Friday, October 31, 2014

One of those guys you probably never heard of: John Schröder


Here's a guitar player I bet most of you guys don't know. I remember playing Chet Baker's Last Great Concert from 1988 in my car stereo all the time somewhere in the mid 90s. The album had been recorded just 2 weeks before he fell out of that hotel window in Amsterdam. Besides being a really great album with Chet playing superbly, what struck me at the time was the guitarist that played so fine on it. His name was John Schröder and he was German but  surprisingly I had never heard of him. Over the years I kept on returning to that album and kept marvelling at this guy's playing. His solo's on that album are short - he does not get that much space - but are so lyrical and hip. Then I met Jesse van Ruller in 2000 when I jammed with him at the Crow and when we talked about guitar players that had inspired him and he soon mentioned John Schröder's solo on "In Your Own Sweet Way" on that album as a great source of inspiration. So time for you to check it out. It's magnificent and among Cher's best work IMHO. The guitar work by John on "Summertime" and "In Your Own Sweet Way" is superb.


A year earlier, in 1987, a young John Schröder (23) is to be heard as a sideman on the live recording "Clifford Jordan meets Klauss Weiss" that was recorded live in Austria.  He gets way more solo space on this one:



And here's one more track of that album that I found on Youtube on which he gets plenty of space and is really wailing:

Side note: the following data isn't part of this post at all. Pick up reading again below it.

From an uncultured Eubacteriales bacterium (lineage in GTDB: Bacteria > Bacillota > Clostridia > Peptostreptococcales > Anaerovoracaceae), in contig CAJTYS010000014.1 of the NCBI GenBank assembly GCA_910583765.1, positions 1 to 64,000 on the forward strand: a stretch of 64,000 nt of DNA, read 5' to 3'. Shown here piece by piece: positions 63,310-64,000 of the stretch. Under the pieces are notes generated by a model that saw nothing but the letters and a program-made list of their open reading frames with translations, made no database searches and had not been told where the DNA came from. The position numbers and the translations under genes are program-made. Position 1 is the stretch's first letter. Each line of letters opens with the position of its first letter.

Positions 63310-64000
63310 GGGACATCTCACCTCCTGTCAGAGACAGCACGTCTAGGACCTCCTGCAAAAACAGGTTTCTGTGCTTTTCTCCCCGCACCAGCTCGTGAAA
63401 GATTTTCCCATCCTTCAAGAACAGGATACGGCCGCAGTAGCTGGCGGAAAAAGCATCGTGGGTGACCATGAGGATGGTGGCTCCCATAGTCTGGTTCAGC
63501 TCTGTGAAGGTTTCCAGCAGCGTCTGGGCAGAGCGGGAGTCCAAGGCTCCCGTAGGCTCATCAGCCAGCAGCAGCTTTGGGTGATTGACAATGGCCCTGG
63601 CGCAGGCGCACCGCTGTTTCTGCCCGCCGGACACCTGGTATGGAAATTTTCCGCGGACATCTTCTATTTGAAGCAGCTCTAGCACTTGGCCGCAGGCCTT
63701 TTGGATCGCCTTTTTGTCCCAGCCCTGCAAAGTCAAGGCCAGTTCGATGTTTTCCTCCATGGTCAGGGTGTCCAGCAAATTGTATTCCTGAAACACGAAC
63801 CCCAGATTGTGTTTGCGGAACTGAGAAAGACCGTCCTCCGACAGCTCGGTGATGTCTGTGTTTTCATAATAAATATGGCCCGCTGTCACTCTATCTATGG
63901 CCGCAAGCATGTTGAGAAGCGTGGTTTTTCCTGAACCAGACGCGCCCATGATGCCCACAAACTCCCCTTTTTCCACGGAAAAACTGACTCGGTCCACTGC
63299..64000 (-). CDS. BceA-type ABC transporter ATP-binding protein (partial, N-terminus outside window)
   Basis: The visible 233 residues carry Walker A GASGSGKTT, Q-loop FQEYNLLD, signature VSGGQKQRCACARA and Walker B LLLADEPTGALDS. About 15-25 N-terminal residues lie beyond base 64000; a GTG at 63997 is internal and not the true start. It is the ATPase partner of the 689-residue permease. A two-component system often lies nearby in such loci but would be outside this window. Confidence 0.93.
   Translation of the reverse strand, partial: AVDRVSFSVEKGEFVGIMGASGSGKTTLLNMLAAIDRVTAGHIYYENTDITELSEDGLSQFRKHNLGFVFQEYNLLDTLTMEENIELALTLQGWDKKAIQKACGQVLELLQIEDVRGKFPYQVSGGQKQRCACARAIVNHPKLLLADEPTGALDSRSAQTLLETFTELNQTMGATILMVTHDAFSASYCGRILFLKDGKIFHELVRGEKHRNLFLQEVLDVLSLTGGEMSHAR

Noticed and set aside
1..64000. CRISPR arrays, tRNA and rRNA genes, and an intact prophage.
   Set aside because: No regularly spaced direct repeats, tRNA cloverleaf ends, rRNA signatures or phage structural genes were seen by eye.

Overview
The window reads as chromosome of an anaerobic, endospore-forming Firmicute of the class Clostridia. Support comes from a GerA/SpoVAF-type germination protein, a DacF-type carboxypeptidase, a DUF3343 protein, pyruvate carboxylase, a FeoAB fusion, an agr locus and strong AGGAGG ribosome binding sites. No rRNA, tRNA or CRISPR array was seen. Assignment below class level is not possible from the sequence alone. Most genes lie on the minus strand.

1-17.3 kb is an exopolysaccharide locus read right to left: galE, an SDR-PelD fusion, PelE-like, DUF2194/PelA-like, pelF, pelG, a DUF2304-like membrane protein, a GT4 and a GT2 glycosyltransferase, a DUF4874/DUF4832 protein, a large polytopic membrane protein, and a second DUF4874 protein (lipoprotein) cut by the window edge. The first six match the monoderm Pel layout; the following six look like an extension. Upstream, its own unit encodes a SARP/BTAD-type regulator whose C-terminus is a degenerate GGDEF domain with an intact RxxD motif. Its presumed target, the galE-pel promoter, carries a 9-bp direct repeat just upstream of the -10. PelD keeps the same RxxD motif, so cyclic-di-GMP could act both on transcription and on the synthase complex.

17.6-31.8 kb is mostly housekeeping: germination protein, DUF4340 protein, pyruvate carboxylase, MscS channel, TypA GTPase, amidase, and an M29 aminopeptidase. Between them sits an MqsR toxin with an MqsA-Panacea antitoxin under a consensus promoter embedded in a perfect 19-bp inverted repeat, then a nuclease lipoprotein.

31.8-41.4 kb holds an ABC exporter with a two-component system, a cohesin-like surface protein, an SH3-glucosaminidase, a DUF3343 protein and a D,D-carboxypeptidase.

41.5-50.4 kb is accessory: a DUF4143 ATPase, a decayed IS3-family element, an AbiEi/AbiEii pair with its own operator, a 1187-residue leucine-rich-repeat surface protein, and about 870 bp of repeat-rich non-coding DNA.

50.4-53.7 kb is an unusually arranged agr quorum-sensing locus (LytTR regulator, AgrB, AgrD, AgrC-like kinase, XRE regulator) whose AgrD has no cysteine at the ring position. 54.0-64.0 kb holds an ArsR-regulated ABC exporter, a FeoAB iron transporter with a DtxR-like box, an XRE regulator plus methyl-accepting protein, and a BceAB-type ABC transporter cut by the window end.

It seemed that he later switched to playing drums, bass and piano and is a master at all. His later work is not bop or mainstream anymore, but more avant garde. There is more info on him on his website. I kind of doubt he is still playing mainstream jazz these days. He should though, what a fine player ...

Wednesday, October 29, 2014

Jazz Jam Etiquette

Our monthly Jazz Jam at De Ossekop
I regularly go to jam sessions and I am currently hosting one myself in the village of St. Oedenrode. Another one that I started 15 years ago at the Crow in Eindhoven (Jazz at the Crow) is still going strong. So I have seen a great many jam nights. Some really great nights, many so so and some pretty awful. I did some research on jazz jam etiquette and then added my personal experience and that of a few other experienced players to come up with some guidelines for effective jazz jams. I have sinned against many of them myself in the past so don't get too upset.
  • It is a good idea to have a rhythm section (backline) consisting of piano or guitar, bass and drums. The session leader usually starts off playing a couple of tunes with the backline, after which other soloists can take the stage. Two chord instruments in the backline makes no sense at all and will unnecessarily clog the music and kill the transparency of it. So choose either piano OR guitar OR keyboard as chord instrument. But not all at the same time (which I have actually seen happen quite often). Guitarists should behave like horns if there is a piano in the rhythm section.